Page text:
How to protect your baby during summer

Australia is known for its summer. Fun outdoors, sports, beach trips and enjoying the summer heat is part of every child’s upbringing.

But while older children can dive for the pool or some shade, babies are more sensitive to the sun. Keeping them cool and comfortable is important for their health.

Here is some advice on how to keep your baby protected from the summer sun while still being able to enjoy the holiday season outdoors.

Hydration for babies and infants

Dehydration is common in babies, because their size makes them more susceptible to excessive fluid loss than adults.

The signs your baby might be dehydrated include:

  • dry skin or lips
  • a sunken ‘fontanelle’ or soft spot on the baby’s head
  • fewer wet nappies
  • sunken eyes
  • tearless crying
  • dark yellow urine
  • lethargy and drowsiness
  • rapid breathing
  • cold and blotchy-looking hands and feet.

You can treat mild dehydration by increasing the frequency of breast or bottle feeds. Oral rehydration solution or water can also be given to the child.

Dehydration is very serious, especially for children under six months of age. If the child is unwell, medical treatment may be required to replace lost fluids. If you suspect your child is severely dehydrated, see your GP or go to the closest hospital emergency department.

The pram – is a cover a good thing or a bad thing?

When the sun is blazing and we are outdoors, covering the pram might seem like a logical option to block out the rays.

But research has shown that using a muslin cloth or blanket could actually be putting your baby at risk. These covers reduce air circulation and have the effect of turning the pram into a furnace which puts children at greater risk of heat stroke.

Studies have shown that a pram that reaches 22 degrees in the sun can increase to 37 degrees after an hour if a cover is placed over it.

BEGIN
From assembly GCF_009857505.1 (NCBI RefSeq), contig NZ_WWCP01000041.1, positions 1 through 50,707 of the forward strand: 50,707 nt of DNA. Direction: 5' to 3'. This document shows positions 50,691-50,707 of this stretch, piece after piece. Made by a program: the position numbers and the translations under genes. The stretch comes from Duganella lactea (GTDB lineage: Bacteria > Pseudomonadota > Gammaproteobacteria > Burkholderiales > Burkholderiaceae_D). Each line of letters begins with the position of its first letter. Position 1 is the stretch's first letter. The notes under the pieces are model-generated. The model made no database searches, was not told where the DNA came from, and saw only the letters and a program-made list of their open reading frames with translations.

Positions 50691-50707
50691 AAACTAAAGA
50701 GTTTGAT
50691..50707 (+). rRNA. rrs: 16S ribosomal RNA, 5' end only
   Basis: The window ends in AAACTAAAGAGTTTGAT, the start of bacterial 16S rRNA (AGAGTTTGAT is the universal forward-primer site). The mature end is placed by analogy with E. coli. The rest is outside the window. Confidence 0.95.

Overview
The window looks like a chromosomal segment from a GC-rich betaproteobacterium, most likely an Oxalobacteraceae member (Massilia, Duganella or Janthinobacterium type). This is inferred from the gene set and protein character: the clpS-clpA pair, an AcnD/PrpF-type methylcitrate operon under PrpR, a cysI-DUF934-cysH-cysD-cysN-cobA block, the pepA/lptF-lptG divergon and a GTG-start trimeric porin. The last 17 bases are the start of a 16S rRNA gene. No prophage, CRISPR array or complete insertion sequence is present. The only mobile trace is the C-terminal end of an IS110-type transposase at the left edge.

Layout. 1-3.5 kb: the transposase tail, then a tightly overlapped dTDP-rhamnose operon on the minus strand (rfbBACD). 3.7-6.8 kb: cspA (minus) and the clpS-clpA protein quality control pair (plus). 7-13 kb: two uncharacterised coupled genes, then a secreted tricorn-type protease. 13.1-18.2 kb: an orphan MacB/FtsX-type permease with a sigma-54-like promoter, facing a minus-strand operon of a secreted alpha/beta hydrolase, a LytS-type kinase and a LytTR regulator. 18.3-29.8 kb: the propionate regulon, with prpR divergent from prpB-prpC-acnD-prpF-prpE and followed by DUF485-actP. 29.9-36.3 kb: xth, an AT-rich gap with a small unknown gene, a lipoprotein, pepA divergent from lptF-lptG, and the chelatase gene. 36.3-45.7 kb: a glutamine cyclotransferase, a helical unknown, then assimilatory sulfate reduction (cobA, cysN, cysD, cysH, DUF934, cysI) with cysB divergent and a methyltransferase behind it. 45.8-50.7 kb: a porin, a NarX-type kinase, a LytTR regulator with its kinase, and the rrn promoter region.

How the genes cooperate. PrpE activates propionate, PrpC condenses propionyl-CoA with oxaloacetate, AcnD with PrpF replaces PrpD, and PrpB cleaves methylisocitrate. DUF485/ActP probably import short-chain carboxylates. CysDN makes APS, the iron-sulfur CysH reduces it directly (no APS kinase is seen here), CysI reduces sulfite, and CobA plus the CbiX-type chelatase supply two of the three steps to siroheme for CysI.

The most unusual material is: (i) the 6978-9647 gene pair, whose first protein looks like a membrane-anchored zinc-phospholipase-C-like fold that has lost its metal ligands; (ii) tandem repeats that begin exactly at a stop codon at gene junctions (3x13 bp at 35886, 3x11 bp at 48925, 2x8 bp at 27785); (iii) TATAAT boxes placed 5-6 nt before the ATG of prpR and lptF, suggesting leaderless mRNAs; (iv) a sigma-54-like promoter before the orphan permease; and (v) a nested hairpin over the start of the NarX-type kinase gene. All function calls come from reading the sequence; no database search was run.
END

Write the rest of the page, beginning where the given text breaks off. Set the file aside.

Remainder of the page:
The key to a cool pram is air circulation. If there is a back panel that can be removed to allow air through it can offer great relief for your child. Additionally, aerated covers made of mesh can block out the sun while keeping the air flowing.

Sunscreen and babies

For adults, protecting ourselves against the sun’s harmful rays can be as simple as applying sunscreen.

However, the widespread use of sunscreen on babies under six months old is not recommended due to the sensitivity of young skin.

SunSmart advises that babies are not exposed to direct sun during the daily sun protection times, when the UV Index is 3 or higher.

The not-for-profit, health promotion program offers a free app that can alert you to current UV levels in your location.

‘Sensitive skin’ and ‘toddler’ sunscreens avoid the ingredients that can cause reactions in young skin. These should be tested on a small area of skin to check for any reaction. It is then advised to use sparingly and only on parts of the body that are exposed to the sun.

If outdoors, keep babies in the shade. By avoiding direct UV radiation, using adequate shading, clothing and sun hats, you’ll protect your baby from sunburn and heatstroke.